This post reviews the various security implications of using Docker to run applications within containers, and how to address them.
There are three great areas to consider:
- the intrinsic security of containers, as implemented by namespaces and cgroups;
- the specific attack surface of the Docker daemon itself;
- the “hardening” security features of the kernel and how they interact with containers.
We will also discuss how Docker security features compare with other systems.
image source: US PATENT US6877440 B1
Docker containers are essentially LXC containers, and they come with the same security features. When you start a container with
docker run, behind the scenes, it uses
lxc-start to execute the Docker container. This creates a set of namespaces and control groups for the container. Those namespaces and control groups are not created by Docker itself, but by
lxc-start. This means that as the LXC userland tools evolve (and provide additional namespaces and isolation features), Docker will automatically make use of them.
Namespaces provide the first, and most straightforward, form of isolation: processes running within a container cannot see, and even less affect, processes running in another container, or in the host system.
Each container also gets its own network stack, meaning that a container doesn’t get a privileged access to the sockets or interfaces of another container. Of course, if the host system is setup accordingly, containers can interact with each other through their respective network interfaces — just like they can interact with external hosts. By default, IP traffic is allowed between containers; so they can ping each other, send/receive UDP packets, and establish TCP connections; but that can be restricted if necessary. From a network architecture point of view, all containers on a given Docker host are sitting on a bridge interface. This means that they are just like physical machines connected through a common Ethernet switch; no more, no less.
We often get the question: “is this code mature?”, and the answer is “yes, pretty mature”. Kernel namespaces have been introduced between kernel version 2.6.15 and 2.6.26. This means that since July 2008 (date of the 2.6.26 release, now 5 years ago), namespace code has been exercised and scrutinized on a large number of production systems. And there is more: the design and inspiration for the namespaces code are even older. Namespaces are actually an effort to reimplement the features of OpenVZ in such a way that they could be merged within the mainstream kernel. And OpenVZ was initially released in 2005… So yes, both the design and the implementation are pretty mature.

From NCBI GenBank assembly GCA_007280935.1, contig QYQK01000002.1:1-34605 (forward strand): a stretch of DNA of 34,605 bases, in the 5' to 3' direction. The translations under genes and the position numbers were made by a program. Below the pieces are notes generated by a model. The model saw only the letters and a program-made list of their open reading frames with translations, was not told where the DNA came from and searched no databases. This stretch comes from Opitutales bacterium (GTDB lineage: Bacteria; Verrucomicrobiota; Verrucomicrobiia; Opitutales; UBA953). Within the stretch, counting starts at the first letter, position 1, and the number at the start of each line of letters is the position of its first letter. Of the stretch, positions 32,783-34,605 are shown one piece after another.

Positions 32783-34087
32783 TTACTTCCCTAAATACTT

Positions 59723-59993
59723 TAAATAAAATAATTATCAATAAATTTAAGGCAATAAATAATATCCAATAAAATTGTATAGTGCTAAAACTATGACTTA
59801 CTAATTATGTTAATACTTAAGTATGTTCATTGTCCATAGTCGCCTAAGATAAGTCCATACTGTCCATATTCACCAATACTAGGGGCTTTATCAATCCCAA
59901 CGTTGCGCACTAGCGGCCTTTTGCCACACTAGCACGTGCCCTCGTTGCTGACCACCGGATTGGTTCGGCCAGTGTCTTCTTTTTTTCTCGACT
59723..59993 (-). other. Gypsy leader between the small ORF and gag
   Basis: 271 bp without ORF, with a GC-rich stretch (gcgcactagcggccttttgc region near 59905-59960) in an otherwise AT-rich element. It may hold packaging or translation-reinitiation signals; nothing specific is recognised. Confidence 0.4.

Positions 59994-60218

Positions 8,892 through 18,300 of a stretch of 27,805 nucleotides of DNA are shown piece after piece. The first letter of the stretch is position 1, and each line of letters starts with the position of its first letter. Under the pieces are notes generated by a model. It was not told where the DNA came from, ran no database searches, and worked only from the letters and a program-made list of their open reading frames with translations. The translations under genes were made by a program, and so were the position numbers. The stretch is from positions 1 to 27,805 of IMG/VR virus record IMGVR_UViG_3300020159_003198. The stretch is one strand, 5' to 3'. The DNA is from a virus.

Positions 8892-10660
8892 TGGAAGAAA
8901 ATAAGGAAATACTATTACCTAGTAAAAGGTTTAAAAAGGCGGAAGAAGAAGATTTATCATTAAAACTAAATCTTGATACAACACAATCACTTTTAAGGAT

Control Groups are the other key component of Linux Containers. They implement resource accounting and limiting. They provide a lot of very useful metrics, but they also help to ensure that each container gets its fair share of memory, CPU, disk I/O; and, more importantly, that a single container cannot bring the system down by exhausting one of those resources.
So while they do not play a role in preventing one container from accessing or affecting the data and processes of another container, they are essential to fend off some denial-of-service attacks. They are particularly important on multi-tenant platforms, like public and private PaaS, to guarantee a consistent uptime (and performance) even when some applications start to misbehave.
Control Groups have been around for a while as well: the code was started in 2006, and initially merged in kernel 2.6.24.
You can read the PaaS Under The Hood blog post about cgroups if you want to know more about those.
Running containers (and applications) with Docker implies running the Docker daemon. This daemon currently requires root privileges, and you should therefore be aware of some important details.
First of all, only trusted users should be allowed to control your Docker daemon. This is a direct consequence of some powerful Docker features. Specifically, Docker allows you to share a directory between the Docker host and a guest container; and it allows you to do so without limiting the access rights of the container. This means that you can start a container where the